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ANIMAL MAGNETISM

South Korea-based designers Bad Marlon create sleek, minimalist kennels that snap together with magnets.

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ANIMAL MAGNETISM

Inspiration can sometimes strike in unexpected places. The Bad Marlon team was staring into the fridge when inspiration for their dog kennel designs struck. Well, at the fridge, rather. The refrigerator door seal gave them the idea to join the separate pieces of their kennels together with super strong magnets. “We started with plastic joint parts, but they were too big and ugly,” said the Bad Marlon team. “After we saw the first sample house with magnets, we went out to celebrate with beers!”

The South Korean company is made up of a trio of designers—Yong-sik Kim, Min-kyung Lee and Hye-jeong Chun—and a stuffed French bulldog toy named Marlon, which was bought at brand’s inception to help with the design process. Bad Marlon’s pet beds, kennels and pens are inspired by modern architecture, constructed from black eco board, naturally coloured plywood and white powder coated steel. And, of course, magnets, allowing for easy assembly and the ability to flat-pack for international shipping.


All images courtesy of Bad Marlon
badmarlon.com

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Art&Culture

ISSUE NINE — PRE-ORDER NOW

In our Spring issue, there’s much to be in high spirits about. We go behind the scenes of Wes Anderson’s Isle of Dogs, a movie fuelled by dopamine, alpha dogs, and a vast crew of artisans and animators. We hang with a pack of trippy-looking poodles created by artist Susumu Kamijo. We find five mutts who changed history by injecting their human counterparts with a good dose of serotonin. There is plenty of oxytocin going around, too. We celebrate Sulek’s photography of rescued Spanish galgos, Jo Longshurst’s abstract twist on pet portraiture, and Ho Hai Tran’s love of stripes and spots. We travel to Berlin, Toronto, London, and upstate New York to meet creative types whose bonds with their four-legged mates are as heartfelt as they are intoxicating. We ask five foodies to fess up about dog snacks and guilty pleasures that feed body and soul, and we embrace illustrator Apolline Muet’s bear hugs between humans and animals.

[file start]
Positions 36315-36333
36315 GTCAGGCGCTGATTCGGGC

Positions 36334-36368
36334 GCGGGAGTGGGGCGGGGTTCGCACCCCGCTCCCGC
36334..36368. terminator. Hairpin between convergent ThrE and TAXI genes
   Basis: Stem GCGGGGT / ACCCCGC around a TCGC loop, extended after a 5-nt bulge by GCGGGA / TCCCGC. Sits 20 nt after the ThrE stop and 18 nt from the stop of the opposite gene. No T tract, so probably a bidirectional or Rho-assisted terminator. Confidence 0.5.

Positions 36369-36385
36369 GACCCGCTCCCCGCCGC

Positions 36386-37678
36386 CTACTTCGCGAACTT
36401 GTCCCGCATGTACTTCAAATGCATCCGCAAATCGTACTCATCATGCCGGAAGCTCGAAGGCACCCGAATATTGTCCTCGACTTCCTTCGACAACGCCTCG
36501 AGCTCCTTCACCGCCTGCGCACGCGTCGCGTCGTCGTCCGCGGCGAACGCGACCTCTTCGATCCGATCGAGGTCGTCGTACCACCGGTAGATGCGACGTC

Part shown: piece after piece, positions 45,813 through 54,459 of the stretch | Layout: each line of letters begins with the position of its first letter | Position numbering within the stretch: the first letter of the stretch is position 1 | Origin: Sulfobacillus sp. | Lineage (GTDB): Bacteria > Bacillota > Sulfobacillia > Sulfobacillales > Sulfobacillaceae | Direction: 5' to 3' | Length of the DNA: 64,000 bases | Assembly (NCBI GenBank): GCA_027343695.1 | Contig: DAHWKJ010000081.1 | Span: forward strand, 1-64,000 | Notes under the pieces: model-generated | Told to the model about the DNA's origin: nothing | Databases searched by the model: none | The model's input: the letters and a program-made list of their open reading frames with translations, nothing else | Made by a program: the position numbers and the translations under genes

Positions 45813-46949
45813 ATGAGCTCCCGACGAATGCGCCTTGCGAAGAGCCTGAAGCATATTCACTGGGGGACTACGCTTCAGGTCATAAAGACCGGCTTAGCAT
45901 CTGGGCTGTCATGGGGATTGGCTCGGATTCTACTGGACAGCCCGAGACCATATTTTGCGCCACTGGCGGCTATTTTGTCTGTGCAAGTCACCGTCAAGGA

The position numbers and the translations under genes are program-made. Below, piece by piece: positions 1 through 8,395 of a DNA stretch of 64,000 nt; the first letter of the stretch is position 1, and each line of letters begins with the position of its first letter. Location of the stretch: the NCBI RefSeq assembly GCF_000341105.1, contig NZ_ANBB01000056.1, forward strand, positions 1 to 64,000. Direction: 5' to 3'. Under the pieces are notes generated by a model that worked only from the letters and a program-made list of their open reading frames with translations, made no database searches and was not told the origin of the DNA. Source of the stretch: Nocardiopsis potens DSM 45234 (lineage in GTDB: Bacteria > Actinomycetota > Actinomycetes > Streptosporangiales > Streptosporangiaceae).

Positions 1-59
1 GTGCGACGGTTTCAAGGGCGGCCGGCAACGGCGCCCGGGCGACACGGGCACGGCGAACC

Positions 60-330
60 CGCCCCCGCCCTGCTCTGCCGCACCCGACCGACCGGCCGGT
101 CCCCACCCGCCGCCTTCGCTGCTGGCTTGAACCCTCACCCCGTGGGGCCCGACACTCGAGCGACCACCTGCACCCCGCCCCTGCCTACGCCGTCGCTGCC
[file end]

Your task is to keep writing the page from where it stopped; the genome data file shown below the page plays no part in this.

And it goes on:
All this, and more, inside the covers.

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Death and wilderness play a key role in Lorna Evan’s haunting photography.

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Best of breeds

Sipke Visser’s new book lifts the lid on the fascinating world of dog shows.

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